By Levi Livengood
Hundreds of students and representatives went to College Night at Independence High School. Many schools, ranging from the nearby San Jose State to the far-off Norwich University in Vermont, sent representatives to talk to high-schoolers here at Independence and around the East Side District. Other schools such as UC Berkeley, UC Los Angeles, UC Davis, and UC Santa Cruz sent representatives, though there were also a few organizations offering alternatives to all of the above.
“Studying abroad in Germany is great because the tuition is free and paid by the taxpayer,” says Vera Dindoyal, representing the Central Agency for German Schools Abroad (ZfA), which works closely for the German Federal Foreign Office (Auswärtiges Amt), who in order to serve around 140 private German Schools worldwide, had set up a booth there at College Night to give information to prospective German students.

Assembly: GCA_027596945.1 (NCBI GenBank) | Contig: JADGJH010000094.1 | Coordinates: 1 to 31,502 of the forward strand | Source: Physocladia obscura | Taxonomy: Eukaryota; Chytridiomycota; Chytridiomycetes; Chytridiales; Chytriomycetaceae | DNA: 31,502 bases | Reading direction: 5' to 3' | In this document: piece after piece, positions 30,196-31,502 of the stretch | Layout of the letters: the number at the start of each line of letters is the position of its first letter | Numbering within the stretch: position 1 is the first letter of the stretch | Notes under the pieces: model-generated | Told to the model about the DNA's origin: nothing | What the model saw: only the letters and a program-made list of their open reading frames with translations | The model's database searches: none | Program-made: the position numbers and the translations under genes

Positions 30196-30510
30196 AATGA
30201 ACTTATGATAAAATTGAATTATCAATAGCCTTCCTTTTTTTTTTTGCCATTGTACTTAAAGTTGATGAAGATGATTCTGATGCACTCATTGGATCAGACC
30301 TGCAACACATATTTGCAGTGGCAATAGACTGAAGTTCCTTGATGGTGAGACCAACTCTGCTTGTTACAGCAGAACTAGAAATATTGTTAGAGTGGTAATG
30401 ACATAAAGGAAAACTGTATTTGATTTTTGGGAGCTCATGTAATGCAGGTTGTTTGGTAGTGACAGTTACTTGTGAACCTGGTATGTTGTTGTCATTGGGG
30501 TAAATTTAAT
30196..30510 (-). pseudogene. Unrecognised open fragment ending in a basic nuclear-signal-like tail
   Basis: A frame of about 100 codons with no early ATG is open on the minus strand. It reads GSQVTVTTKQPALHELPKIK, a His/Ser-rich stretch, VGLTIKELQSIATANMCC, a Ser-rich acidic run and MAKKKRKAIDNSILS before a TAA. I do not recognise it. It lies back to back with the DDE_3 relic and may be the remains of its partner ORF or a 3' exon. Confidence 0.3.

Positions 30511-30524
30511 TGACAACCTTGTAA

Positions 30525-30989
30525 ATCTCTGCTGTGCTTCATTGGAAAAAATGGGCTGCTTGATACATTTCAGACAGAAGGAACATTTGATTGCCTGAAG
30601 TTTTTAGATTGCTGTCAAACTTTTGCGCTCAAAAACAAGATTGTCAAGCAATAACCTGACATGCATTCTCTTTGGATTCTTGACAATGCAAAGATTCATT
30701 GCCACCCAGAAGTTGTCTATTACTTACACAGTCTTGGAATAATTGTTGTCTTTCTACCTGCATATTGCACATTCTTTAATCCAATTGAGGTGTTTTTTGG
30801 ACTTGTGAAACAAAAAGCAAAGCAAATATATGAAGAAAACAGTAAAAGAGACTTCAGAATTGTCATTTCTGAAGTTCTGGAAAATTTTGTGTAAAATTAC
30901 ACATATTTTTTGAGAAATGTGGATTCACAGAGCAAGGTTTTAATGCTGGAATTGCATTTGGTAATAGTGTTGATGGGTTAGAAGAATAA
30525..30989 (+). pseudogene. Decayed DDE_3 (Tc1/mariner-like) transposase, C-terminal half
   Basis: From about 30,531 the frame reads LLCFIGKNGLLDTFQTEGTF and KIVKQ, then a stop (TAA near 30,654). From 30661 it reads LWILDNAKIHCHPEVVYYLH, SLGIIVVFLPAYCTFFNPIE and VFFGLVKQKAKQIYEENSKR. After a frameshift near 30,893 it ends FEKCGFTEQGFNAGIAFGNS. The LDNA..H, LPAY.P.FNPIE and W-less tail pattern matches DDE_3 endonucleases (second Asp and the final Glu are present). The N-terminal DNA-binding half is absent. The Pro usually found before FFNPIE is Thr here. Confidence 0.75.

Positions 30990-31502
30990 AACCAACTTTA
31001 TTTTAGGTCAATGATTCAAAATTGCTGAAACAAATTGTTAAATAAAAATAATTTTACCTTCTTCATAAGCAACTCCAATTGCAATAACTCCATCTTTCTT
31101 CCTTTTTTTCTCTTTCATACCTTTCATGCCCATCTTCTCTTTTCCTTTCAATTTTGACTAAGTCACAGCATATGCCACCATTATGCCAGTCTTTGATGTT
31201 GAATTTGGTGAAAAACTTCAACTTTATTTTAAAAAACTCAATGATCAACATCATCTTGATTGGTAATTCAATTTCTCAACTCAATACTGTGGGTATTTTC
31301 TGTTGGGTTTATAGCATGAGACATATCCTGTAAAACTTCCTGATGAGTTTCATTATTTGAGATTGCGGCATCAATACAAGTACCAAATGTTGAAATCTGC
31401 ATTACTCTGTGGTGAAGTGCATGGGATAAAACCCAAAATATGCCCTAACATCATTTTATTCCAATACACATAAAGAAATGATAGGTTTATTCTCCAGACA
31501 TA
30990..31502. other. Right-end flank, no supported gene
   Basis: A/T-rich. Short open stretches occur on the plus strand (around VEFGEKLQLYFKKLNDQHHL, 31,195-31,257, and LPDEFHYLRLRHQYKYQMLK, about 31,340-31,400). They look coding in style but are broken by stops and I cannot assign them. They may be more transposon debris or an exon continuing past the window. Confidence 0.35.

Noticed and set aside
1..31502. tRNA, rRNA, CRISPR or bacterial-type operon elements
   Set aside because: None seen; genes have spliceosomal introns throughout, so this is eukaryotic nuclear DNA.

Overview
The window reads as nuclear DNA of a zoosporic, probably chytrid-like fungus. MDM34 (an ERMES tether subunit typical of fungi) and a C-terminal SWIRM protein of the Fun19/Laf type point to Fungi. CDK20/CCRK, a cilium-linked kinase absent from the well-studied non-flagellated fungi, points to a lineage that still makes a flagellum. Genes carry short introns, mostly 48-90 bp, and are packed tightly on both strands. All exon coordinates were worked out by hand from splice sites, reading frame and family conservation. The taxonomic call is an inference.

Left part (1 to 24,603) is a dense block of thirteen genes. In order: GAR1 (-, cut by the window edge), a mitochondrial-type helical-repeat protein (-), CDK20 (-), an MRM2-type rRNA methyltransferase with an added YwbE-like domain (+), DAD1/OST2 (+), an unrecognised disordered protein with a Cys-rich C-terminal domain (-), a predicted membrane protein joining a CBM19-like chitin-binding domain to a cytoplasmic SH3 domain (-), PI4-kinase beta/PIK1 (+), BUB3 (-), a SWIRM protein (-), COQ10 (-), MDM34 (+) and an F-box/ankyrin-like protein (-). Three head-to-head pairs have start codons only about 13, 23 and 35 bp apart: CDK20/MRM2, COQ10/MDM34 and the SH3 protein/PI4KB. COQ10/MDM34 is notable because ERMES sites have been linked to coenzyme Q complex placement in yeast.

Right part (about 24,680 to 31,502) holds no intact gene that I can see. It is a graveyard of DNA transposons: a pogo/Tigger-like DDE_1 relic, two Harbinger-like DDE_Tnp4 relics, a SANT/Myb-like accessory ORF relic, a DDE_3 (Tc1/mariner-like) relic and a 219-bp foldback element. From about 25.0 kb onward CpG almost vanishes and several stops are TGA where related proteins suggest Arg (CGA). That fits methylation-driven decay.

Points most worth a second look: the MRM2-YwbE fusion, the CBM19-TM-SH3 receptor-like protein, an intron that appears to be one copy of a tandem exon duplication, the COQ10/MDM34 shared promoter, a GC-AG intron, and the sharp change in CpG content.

“Another benefit of studying in Germany is that the schools don’t require you to do extra classes in Mathematics or English like they do in the United States, rather they allow you to start immediately focused on one subject.”
When asked about how these students would find out how they could study in Germany, she says, “The DAAD (Deutscher Akademischer Austauschdienst or German Academic Exchange Service) helps students find out how they can get into German universities and receive grants to study abroad.”
“You require a high level of German in order to study at a German University,” she says, “However most offer a prep-course called a, “Studienkolleg,” which introduces international students to German culture so that they can better fit in their new homes.”
The organizations at college night also provided pamphlets and booklets on the DAAD and other organizations for free.